Loyola University Chicago

Civitas ChildLaw Center

School of Law

ChildLaw Policy Institute

ChildLaw Policy Institute Overview

The Civitas ChildLaw Center’s Policy Institute seeks to improve the lives of children and families in Illinois through systems reform and legislative advocacy. The Policy Institute develops and promotes child-centered laws, policies and practices, and builds coalitions and partnerships to improve the functioning of the legal, social welfare, juvenile justice, health care and other systems that impact underrepresented children and families. Policy Institute faculty promote the increased use of interdisciplinary collaboration, public-private partnerships, and child development principles in fashioning policies relating to children and families. In addition, the Institute serves as a resource for lawyers, judges, legislators, public officials, child welfare specialists, health professionals, educators, social scientists, and others.

16 Months – Illinois Still Without a Budget: The Current Landscape

Source: http://uw-mc.org/wp-content/uploads/2016/06/4thStateBudgetSurvey.pdf

After spending the entirety of fiscal year 2016 without a budget, Illinois now is in its fourteenth month without a resolution. The harm is widespread, but elimination of programs or cuts in services especially impact underserved and underrepresented children, families, the elderly and the disabled.

These cuts include community-based youth crisis interventions, programs to reduce incarceration of youth, services to homeless youth, programs for healthy pregnancies and babies, teen pregnancy prevention and services for teen parents, developmental therapies for children under four years of age, home visiting programs, child care assistance, after school programs, violence protection for families with young children, sexual assault services and prevention programs, substance abuse treatment and prevention programs, and aid to public colleges and universities and student grants.

Illinois’ current appropriation for human services:

At the end of June, Illinois lawmakers passed, and Governor Rauner signed, a “stopgap” spending measure intended to pay human service providers for some of their expenses over the last fiscal year and to fund some services for the first six months of this fiscal year. This stopgap measure, however, only covers 65% of needed funds for that 18-month period (July 1, 2015 – December 31, 2016), and it is still unclear which agencies will be paid, how much, or when.  This appropriation is neither responsible, nor sufficient:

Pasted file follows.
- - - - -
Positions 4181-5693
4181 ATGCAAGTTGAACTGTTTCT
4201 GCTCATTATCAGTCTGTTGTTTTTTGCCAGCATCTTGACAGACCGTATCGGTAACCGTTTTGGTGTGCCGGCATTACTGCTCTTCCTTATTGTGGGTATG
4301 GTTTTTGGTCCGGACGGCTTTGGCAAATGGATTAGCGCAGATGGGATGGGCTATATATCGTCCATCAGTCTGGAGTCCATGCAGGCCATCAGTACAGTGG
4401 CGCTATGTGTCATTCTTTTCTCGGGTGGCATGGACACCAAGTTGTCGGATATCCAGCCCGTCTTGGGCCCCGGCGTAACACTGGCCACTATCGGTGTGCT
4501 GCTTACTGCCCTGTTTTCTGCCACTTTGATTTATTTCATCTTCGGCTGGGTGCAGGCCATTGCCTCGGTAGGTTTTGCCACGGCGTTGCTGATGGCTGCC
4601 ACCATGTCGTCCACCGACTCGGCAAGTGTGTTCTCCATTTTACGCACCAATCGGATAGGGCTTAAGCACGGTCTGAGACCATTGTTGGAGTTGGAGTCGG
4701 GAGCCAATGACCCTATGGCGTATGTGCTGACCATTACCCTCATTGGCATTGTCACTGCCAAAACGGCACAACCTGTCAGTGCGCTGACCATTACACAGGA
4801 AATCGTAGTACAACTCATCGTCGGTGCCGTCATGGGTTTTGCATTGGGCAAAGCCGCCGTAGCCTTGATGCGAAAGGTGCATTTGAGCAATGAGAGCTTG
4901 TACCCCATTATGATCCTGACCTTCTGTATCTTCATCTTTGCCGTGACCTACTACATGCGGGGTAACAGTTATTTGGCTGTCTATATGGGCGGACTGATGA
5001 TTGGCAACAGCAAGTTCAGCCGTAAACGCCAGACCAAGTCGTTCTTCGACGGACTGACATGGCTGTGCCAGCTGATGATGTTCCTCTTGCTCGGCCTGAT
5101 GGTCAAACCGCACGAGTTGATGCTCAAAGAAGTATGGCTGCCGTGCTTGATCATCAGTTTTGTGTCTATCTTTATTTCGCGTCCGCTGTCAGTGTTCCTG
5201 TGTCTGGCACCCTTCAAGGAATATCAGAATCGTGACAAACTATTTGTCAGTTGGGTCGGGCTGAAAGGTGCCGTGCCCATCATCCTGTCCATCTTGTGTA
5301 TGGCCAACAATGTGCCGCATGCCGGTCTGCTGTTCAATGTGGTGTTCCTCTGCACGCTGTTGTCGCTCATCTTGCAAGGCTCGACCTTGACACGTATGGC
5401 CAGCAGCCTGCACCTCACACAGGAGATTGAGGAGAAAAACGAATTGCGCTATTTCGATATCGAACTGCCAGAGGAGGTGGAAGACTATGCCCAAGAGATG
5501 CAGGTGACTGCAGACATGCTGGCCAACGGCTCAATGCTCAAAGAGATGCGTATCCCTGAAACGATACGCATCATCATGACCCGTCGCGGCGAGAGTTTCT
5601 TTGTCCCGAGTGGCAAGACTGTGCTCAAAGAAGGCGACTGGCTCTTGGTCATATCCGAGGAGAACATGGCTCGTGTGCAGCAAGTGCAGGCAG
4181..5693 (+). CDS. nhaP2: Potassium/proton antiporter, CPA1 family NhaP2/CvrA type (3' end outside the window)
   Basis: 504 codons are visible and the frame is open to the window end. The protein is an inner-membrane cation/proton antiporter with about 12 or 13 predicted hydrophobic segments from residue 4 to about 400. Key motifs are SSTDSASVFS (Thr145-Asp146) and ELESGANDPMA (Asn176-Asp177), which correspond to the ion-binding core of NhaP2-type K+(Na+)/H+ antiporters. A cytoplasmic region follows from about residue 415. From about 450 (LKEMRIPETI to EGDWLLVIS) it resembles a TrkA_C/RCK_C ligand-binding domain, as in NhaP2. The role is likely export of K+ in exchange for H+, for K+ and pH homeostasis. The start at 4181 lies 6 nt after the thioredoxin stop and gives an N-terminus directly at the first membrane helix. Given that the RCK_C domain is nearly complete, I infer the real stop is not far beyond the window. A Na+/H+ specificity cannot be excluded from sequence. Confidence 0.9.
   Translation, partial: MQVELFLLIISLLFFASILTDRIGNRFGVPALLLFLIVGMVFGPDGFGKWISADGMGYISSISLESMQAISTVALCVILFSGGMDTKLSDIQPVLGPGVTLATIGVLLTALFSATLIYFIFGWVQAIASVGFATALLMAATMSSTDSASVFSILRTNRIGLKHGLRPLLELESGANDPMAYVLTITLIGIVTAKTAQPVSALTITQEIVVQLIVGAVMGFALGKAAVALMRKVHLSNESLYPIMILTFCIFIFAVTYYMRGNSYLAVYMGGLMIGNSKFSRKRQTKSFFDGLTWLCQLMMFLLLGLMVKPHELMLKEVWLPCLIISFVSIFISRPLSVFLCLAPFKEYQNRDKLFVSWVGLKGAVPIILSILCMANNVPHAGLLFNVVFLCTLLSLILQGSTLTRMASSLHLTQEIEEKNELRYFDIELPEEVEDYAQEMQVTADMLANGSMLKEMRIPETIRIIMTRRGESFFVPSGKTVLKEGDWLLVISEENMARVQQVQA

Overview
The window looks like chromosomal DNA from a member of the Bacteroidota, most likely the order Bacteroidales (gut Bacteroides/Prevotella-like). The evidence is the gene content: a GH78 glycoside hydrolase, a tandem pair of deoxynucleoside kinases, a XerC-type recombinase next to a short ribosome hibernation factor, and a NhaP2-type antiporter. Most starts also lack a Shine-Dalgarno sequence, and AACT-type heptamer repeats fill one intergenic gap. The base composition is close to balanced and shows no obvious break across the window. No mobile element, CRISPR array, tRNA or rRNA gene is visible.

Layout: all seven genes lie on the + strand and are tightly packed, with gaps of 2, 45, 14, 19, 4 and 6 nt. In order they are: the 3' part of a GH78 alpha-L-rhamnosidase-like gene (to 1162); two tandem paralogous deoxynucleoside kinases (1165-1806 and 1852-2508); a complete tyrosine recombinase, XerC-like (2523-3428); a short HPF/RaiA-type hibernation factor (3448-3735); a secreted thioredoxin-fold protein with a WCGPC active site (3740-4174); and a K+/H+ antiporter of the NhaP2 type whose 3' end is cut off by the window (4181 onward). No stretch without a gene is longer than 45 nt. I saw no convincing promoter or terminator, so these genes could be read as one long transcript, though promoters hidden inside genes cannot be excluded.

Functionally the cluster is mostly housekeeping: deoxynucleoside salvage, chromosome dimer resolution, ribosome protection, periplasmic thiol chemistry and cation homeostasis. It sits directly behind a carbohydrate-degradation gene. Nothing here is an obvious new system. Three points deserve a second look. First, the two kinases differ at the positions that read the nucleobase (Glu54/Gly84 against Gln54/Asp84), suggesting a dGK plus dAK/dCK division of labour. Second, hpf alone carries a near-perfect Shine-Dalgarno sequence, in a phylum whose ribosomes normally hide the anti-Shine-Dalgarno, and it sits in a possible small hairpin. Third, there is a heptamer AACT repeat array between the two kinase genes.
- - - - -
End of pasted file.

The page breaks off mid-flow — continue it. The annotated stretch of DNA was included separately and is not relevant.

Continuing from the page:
• It fails to cover the expenses of service providers. 
  • It fails to provide the certainty service providers need to effectively provide services.
  • It fails to repair the short and long-term damage the budget impasse is causing the state of Illinois.

For more details about the “stopgap” measure, see http://www.responsiblebudget.org/.

Advocacy efforts:

Litigation: Plaintiffs in a lawsuit against the State are deciding whether or not to appeal a decision entered August 31 by Judge Rodolfo Garcia of the Chancery Division of the Circuit Court of Cook County.  Judge Garcia dismissed a lawsuit brought by 97 Illinois-based human and social services agencies seeking payment of more than $100 million for work already undertaken. The lawsuit alleged in part that the Governor and other state officials acted illegally by failing to make payments on contracts while continuing to enforce them. In his decision dismissing the case because it was in the wrong venue, Judge Garcia urged the plaintiffs to appeal to a higher court. For more information on the litigation, go to http://www.paynowillinois.org/legalAction.html.

Legislation: Advocates are working to ensure the General Assembly overrides Governor Rauner’s August 26 amendatory veto of the Social Services Contract Act,  Link to Social Services Contract Act http://ilga.gov/legislation/99/HB/PDF/09900HB0581lv.pdf

a bill that would have required the State give non-profit agencies delivering state services 30 days’ notice before a contract can be reduced or ended.   Under current law, the state can eliminate services without notice to the service provider. This not only causes turmoil for families and communities when services are abruptly ended, but creates chaos for the service providers trying to responsibly run an agency. The Act would also have required 120 days’ notice to the General Assembly, allowing the legislature and Governor to work collaboratively to possibly reallocate resources.  The General Assembly will consider the bill during its veto session in November.

Follow our updates and Action Alerts on Illinois’ state budget crisis and its impact on children and families on the Civitas ChildLaw Center’s website.

Contact Professor Anita Weinberg at aweinbe@luc.edu if you’d like more information.